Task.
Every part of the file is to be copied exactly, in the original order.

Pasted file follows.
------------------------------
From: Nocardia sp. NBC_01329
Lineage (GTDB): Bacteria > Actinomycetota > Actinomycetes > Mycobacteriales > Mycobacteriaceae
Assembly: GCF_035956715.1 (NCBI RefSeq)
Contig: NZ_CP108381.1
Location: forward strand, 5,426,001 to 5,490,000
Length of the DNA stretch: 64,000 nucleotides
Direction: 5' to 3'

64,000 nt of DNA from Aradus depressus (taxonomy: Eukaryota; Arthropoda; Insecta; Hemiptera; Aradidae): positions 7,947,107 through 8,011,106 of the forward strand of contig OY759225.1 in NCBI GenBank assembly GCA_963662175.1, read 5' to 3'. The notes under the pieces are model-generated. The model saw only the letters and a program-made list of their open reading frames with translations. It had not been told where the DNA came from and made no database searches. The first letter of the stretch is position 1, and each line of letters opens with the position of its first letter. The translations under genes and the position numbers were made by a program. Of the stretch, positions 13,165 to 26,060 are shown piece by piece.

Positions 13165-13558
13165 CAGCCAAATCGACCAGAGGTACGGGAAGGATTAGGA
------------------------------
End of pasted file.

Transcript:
From: Nocardia sp. NBC_01329
Lineage (GTDB): Bacteria > Actinomycetota > Actinomycetes > Mycobacteriales > Mycobacteriaceae
Assembly: GCF_035956715.1 (NCBI RefSeq)
Contig: NZ_CP108381.1
Location: forward strand, 5,426,001 to 5,490,000
Length of the DNA stretch: 64,000 nucleotides
Direction: 5' to 3'

64,000 nt of DNA from Aradus depressus (taxonomy: Eukaryota; Arthropoda; Insecta; Hemiptera; Aradidae): positions 7,947,107 through 8,011,106 of the forward strand of contig OY759225.1 in NCBI GenBank assembly GCA_963662175.1, read 5' to 3'. The notes under the pieces are model-generated. The model saw only the letters and a program-made list of their open reading frames with translations. It had not been told where the DNA came from and made no database searches. The first letter of the stretch is position 1, and each line of letters opens with the position of its first letter. The translations under genes and the position numbers were made by a program. Of the stretch, positions 13,165 to 26,060 are shown piece by piece.

Positions 13165-13558
13165 CAGCCAAATCGACCAGAGGTACGGGAAGGATTAGGA